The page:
Saint Aethelberht reposed in peace in 616, after reigning for fifty-six years. He was buried in the Church of Saints Peter and Paul, which he had established. Many miracles were worked at his tomb, where a lamp was kept lit perpetually until the monastery was disbanded by the protestants in 1538.
February 25
St Tarasios, archbishop of Constantinople (806)
He was a nobleman born in Constantinople, and distinguished himself in a secular career, rising in the year 780 to the rank of protasecretis, Principal Secretary of State to the Emperor Constantine VI and his mother the Empress Irene, who was serving as regent.
  His life took a sudden turn when, in 784, Patriarch Paul IV resigned, recommending Tarasios as the only man capable of restoring the Patriarchate, ravaged by the iconoclast heresy, to true Faith and full communion with the other Patriarchates. Tarasios, though unwilling, was virtually forced to accept the Patriarchate by the rulers and the Senate: he agreed at last on condition that an Ecumenical Council be summoned immediately to put an end to the iconoclast heresy. In a few days he was raised from a layman through all the degrees of the clergy and on December 25 784, was consecrated Archbishop of Constantinople.
  At Saint Tarasios' insistence, the Imperial rulers summoned a Church Council, whch met at Constantinople in 786. Before its sessions had even begun, iconoclasts burst into the church and drove out the Fathers, who were forced to reconvene in Nicaea, where the first session opened. Patriarch Tarasios presided, and the Council concluded with a condemnation of the iconoclast heresy and the restoration of veneration of the holy images.
  As Archbishop, the Saint was a model of humility, compassion, and firmness in the Faith. He refused to have any servants and dressed simply, a living rebuke to the luxury that had corrupted the clergy at that time. His works of charity were so great that he became known to the people as 'the new Joseph': he founded hospices and shelters, distributed the Church's wealth freely to the poor, and often invited the poor to his own table to share his simple fare. He insisted on exercising all gentleness and mercy in restoring repentant heretics to the Church, a policy that met with opposition from the more severe leaders of the Studion monastery. At the same time he was unbending in the defense of the Faith: when the Emperor Constantine came of age he repudiated his wife Mary in order to marry Theodota, one of her servants, the Patriarch refused to bless the adulterous union and threatened the Emperor with excommunication if he persisted in sin. The Emperor had Tarasios imprisoned, forced his licit wife to enter a monastery, and found a priest, Joseph, to bless his second marriage. The following year Constantine was blinded and dethroned, and Tarasios regained his freedom.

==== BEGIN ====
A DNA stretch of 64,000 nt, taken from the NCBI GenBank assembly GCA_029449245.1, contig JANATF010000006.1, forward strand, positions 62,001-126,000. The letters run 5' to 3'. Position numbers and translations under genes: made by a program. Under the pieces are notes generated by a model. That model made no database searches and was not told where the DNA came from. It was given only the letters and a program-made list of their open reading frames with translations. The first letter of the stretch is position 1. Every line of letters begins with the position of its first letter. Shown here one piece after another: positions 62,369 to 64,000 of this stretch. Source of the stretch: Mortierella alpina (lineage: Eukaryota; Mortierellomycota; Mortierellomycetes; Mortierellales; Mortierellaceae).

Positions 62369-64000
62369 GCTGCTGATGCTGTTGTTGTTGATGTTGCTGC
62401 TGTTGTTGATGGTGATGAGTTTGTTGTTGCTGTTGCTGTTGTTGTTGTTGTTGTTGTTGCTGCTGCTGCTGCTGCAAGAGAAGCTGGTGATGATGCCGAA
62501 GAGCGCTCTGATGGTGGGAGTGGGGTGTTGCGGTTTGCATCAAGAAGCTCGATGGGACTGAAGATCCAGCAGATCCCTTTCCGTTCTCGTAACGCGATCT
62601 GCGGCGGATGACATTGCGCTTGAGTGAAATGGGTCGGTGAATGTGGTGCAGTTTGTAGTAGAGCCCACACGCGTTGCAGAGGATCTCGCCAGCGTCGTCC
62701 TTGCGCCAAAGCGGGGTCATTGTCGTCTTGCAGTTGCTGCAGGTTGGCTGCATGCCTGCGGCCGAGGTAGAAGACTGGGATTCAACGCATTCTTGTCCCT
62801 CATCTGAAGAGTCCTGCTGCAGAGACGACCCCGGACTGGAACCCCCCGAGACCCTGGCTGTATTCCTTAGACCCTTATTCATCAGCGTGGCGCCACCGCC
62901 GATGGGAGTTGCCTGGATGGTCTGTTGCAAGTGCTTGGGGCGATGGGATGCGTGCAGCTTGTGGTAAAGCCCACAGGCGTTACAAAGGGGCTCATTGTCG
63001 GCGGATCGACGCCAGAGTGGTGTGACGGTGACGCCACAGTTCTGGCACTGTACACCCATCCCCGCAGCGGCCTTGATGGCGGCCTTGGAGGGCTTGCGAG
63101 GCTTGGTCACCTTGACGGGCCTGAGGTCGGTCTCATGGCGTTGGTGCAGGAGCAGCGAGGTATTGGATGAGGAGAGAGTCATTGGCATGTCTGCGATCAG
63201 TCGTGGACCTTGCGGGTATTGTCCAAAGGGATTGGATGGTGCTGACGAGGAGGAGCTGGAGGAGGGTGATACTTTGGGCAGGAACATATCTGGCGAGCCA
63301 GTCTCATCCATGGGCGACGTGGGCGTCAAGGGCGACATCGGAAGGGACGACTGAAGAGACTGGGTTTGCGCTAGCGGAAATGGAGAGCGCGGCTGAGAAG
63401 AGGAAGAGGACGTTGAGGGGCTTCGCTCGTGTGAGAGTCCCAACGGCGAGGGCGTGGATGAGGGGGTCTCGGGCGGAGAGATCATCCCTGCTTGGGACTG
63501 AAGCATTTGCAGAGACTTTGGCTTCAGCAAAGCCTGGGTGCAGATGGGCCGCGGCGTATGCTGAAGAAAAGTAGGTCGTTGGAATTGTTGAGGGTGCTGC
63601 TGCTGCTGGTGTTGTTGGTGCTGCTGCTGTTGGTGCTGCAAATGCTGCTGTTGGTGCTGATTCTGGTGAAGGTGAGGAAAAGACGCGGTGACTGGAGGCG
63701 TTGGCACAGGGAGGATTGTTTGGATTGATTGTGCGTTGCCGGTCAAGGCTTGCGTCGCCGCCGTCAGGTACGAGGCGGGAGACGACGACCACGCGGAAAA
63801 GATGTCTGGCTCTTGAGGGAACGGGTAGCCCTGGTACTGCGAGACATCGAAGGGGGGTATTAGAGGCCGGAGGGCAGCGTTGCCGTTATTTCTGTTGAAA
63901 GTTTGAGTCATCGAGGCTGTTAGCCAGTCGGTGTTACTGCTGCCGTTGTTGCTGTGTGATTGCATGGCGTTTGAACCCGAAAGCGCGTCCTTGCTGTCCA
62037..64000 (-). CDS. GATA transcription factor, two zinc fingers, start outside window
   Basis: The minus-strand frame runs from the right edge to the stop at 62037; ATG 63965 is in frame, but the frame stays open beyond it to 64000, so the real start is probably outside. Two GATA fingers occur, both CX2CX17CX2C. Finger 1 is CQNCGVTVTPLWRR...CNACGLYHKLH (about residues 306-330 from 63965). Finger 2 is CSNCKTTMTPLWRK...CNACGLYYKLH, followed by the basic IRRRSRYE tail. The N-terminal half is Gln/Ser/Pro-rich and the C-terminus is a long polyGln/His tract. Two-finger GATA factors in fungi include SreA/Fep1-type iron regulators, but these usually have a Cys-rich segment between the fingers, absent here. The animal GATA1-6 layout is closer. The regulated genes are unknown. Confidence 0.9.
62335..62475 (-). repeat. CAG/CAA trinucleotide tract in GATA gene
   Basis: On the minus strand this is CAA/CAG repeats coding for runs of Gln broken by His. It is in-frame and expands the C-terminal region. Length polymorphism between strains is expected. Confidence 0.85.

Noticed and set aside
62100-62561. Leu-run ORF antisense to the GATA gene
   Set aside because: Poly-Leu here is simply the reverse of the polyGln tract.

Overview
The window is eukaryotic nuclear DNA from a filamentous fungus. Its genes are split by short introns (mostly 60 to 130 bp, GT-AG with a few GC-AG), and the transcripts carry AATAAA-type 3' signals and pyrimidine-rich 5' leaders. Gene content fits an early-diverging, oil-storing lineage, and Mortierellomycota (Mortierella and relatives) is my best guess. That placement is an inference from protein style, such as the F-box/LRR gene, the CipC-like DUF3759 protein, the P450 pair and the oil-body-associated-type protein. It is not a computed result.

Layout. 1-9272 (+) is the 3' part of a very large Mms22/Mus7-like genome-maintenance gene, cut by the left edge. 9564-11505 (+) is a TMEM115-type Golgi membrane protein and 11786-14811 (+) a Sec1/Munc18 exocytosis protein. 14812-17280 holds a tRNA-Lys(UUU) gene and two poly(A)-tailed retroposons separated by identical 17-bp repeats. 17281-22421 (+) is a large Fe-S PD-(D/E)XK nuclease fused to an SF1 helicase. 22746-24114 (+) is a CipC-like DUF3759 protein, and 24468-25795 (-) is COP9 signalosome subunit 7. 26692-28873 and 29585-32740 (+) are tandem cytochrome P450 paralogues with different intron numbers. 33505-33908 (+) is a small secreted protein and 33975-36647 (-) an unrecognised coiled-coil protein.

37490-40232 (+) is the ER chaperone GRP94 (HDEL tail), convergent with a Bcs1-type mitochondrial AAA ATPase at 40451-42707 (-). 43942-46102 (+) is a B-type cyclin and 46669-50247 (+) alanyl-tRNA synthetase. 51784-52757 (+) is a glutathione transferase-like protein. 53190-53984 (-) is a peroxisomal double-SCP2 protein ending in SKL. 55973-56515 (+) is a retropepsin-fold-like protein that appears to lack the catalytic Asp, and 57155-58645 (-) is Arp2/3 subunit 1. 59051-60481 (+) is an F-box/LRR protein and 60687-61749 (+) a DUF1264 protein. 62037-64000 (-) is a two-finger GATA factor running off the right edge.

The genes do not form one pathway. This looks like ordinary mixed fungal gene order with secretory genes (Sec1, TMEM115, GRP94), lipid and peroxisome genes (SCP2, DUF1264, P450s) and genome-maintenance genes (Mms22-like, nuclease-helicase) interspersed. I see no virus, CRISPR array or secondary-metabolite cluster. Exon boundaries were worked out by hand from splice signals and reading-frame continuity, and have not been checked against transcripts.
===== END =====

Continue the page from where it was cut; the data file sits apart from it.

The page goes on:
The holy Patriarch continued to serve his Church faithfully, occupying the episcopal throne for a total of twenty-six years. In his last years, despite a long and painful illness, he continued to serve the Divine Liturgy daily, supporting himself with his staff. In the year 806, serving at the altar, he began to chant from Psalm 85, Bow down thine ear, O Lord, and hear me, and gave up his soul to God.
  "In 820, the Emperor Leo the Armenian, who for seven years had supported the iconoclasts and had fiercely persecuted the Orthodox, had a disturbing dream. He saw a stern-looking Saint Tarasius ordering a man by the name of Michael to run Leo himself through with a sword. Six days later, Leo was in fact assasinated by Michael the Stammerer, who seized power... In physical appearance, Saint Tarasius is said to have closely resembled Saint Gregory the Theologian." (Synaxarion)
February 26
St Porphyrius, bishop of Gaza (420)
He was born to a wealthy, noble family in Thessalonica around 347. Filled more and more with a yearning for God, he abandoned his worldly possessions and traveled to Egypt, living for five years as a monk at Sketis. From there he went to Palestine, where he lived for another five years in a cave in the Jordan desert. Suffering from a severe ailment, he was forced to move to Jerusalem; there he was suddenly and completely cured following a vision on Golgotha, in which he saw the Good Thief come down from the cross to lead him to Christ, who gave the Cross into his keeping.
emsp; Porphyrius took up the trade of a shoemaker in Jerusalem to provide for his few needs. His humility and charity became so well-known that the Bishop of Jerusalem ordained him to the priesthood at the age of forty-five, and made him Stavrophylax, keeper of the True Cross of the Savior — thus fulfilling Porphyrius' vision on Golgatha. Three years later, much against his will, he was elected Bishop of Gaza.